Thursday, June 23, 2011

Massive and massless electrons

Some seemingly unrelated questions:
  1. Now that I've explained electronic band structure, what are its consequences?
  2. Why is it that some materials conduct electricity with electrons, and some conduct with holes?
  3. What is so scientifically exciting about graphene that it won a Nobel Prize?
Effective mass

In classical physics, we have the following equation for kinetic energy:
E = 1/2 mv2 
Earlier, I said k was the quantum analogue of velocity.  I lied.  k is really the quantum analogue of momentum, which is mass times velocity.  For some reason (silly physicists!) momentum is represented by the letter p.  So this is another equation for kinetic energy:
E = 1/2 p2/m
So if we just replace p with k, we get the quantum analogue:*
E = 1/2 k2/m
The important thing is that this relationship depends on m, the mass.

The sharper the curve of the parabola, the smaller the mass it represents.

That's the picture of particles in a vacuum.  But in a crystal, the picture is more complicated.  In my explanation of electronic band structure, I left off with this image:
The four lines represent possible states for electrons within a crystal.  But as I said before, I am only showing a part of the electronic band structure, namely, the "first Brillouin Zone".  That's because the rest of the band structure is just repeating.  Here, three copies are shown:
This picture of electrons in a crystal is very different from the electrons in a vacuum.  And yet, there are some places where they're nearly the same.  Near points A, C, and E, you can see the similar parabola shape that you would see in a vacuum.  However, some of these parabolas are more sharply curved than others.  That tells you something about the electron's "effective mass".  An electron at point A would have a smaller effective mass than an electron at point E.  The effective mass tells you something about how the electrons respond to a voltage.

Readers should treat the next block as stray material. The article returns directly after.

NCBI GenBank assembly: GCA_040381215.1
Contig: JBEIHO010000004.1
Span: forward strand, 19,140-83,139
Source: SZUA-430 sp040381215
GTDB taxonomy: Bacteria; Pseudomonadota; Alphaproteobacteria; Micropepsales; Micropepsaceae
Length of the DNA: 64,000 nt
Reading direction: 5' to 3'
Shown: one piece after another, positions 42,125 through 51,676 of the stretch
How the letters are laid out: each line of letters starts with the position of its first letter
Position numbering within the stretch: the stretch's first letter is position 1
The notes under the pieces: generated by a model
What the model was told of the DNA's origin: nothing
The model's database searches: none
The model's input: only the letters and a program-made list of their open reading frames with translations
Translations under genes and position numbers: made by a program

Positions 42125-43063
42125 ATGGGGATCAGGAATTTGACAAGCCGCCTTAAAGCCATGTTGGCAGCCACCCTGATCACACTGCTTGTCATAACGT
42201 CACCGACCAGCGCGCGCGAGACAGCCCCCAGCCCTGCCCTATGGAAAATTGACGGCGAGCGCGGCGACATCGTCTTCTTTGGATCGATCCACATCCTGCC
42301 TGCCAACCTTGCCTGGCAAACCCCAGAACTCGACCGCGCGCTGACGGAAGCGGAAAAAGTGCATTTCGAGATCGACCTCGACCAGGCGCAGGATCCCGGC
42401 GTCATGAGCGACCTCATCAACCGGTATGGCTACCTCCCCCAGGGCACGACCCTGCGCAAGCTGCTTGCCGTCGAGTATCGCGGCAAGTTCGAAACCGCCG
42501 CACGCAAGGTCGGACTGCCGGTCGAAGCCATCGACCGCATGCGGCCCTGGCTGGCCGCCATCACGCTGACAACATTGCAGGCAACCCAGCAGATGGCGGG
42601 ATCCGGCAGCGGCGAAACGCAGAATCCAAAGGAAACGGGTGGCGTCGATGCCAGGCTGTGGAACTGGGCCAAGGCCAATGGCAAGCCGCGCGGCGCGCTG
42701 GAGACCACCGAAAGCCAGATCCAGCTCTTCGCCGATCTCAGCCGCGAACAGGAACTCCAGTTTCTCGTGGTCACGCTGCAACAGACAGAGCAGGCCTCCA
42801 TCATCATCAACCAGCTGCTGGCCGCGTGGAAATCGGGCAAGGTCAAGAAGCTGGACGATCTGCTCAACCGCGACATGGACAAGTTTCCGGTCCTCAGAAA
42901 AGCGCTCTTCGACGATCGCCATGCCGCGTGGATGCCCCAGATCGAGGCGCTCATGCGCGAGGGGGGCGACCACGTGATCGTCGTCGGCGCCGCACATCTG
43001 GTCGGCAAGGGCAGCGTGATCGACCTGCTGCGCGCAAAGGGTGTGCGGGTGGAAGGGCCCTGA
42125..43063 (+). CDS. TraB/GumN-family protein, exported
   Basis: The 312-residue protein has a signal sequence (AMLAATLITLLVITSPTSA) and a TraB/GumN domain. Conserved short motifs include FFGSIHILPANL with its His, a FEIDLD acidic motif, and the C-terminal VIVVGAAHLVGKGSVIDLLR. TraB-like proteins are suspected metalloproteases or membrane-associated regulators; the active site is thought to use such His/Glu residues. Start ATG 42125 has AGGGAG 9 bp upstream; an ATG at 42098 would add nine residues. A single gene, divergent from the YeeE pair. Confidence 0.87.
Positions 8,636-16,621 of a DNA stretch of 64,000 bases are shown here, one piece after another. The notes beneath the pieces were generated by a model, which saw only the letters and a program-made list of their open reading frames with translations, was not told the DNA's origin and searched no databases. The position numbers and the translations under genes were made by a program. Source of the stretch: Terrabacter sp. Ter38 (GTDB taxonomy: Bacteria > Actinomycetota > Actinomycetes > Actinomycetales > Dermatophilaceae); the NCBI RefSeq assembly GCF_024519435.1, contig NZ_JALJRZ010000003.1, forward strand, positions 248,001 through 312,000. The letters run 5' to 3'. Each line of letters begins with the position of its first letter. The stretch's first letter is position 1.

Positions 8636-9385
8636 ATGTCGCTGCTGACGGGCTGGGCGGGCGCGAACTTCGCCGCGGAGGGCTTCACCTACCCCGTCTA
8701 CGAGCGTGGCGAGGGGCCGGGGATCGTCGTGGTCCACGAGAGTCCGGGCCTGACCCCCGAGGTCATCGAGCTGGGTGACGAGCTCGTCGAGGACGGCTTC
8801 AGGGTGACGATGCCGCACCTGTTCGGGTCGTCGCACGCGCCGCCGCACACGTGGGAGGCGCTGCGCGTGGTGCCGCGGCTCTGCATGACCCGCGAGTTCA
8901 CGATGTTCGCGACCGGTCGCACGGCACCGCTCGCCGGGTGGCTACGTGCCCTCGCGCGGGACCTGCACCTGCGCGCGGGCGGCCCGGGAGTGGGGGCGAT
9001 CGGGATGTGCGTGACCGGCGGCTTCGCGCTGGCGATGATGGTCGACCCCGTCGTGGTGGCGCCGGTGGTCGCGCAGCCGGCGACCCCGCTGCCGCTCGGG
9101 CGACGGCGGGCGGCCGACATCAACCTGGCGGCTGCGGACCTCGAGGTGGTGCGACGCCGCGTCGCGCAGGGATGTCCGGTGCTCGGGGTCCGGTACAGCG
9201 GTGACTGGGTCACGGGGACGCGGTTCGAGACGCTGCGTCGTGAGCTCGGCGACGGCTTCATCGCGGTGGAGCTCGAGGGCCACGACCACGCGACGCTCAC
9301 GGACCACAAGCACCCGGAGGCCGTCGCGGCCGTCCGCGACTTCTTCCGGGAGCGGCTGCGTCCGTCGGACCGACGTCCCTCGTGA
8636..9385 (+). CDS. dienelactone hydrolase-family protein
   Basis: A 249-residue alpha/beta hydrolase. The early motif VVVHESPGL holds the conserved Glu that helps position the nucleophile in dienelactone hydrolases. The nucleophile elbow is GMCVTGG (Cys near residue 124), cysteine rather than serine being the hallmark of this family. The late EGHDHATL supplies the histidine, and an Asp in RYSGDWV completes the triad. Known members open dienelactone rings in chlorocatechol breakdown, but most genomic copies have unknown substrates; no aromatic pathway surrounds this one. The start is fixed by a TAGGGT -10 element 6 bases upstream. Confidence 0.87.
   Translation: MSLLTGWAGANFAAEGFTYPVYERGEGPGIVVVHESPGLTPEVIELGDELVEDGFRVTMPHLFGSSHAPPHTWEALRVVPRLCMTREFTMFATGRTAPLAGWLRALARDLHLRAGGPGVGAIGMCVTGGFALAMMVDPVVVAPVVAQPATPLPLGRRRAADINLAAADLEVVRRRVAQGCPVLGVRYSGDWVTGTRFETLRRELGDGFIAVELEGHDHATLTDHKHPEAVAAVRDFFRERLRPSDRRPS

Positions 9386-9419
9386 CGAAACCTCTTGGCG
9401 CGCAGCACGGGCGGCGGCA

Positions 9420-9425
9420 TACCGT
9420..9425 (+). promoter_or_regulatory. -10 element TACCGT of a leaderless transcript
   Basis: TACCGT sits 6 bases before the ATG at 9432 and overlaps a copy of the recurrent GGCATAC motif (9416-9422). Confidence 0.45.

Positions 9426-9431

*I am ignoring some constants.  Or, as physicists say, I'm setting h-bar equal to one.


Notice that there are also upside-down parabolas at points D and B.  Do electrons at these points behave as if they have negative mass?

The answer is yes, sort of.  Except you won't really find any electrons at points D and B.  An electron at B will just naturally fall down towards point C, and an electron at D will fall down towards point E.  The only way to really prevent this is if there are already electrons occupying those lower states.

Imagine, if you will, that there are electrons occupying all of the states on the green line.  Electrons at point B cannot fall down because no two electrons are allowed to occupy the same state.  But if the electrons cannot move along the curve, they can't conduct electricity!

So now imagine that electrons occupy nearly all the states on the green line.  There are a few empty states at the top, near B.  Electrons at B have negative effective mass.  But a lack of an electron at B would have a positive effective mass.  We call this abstraction a hole.  Like electrons, holes have a positive mass (because it is a lack of a negative effective mass), and unlike electrons, holes have positive charge (because it is a lack of a negative charge).

One of the easiest ways to observe holes is by measuring the Hall Effect.  Without going into detail, the Hall Effect creates a voltage which is proportional to the charge of the particles that carry the electricity.  So in materials that conduct by holes, the Hall voltage is in the opposite direction you would expect.


Graphene is a 2-dimensional material made of carbon atoms in a honeycomb pattern.

I can't really explain all the scientifically interesting things about graphene, but I can explain one thing that has to do with its band structure.  Since graphene is 2-d, we have to draw the band structure with a 3-d graph.  The horizontal directions represent the two components of k, while the vertical direction represents E, the energy.

(Image credit)

That's a bit hard to look at, so we'll just zoom into the important part, at one of the corners of the black hexagon.
This is what's called the Dirac Cone.  It appears because of certain symmetries in the graphene structure.  What's interesting about it is that it does not look like a parabola.  E is not proportional to k2, but is instead proportional to k.  Translating to classical physics, E is proportional to momentum.

It turns out that in classical physics, there is another situation when E is proportional to momentum.  It's true of massless particles, such as light.  And so, electrons on the Dirac Cone behave as if they are massless.  (If you like, you can think of the cone as being an infinitely sharp curve.)  Electrons on the Dirac Cone are relativistic particles!  If that sounds exciting, imagine how it sounds to a physicist.

That concludes today's answers to physics questions you thought you'd never understand.  Until next time...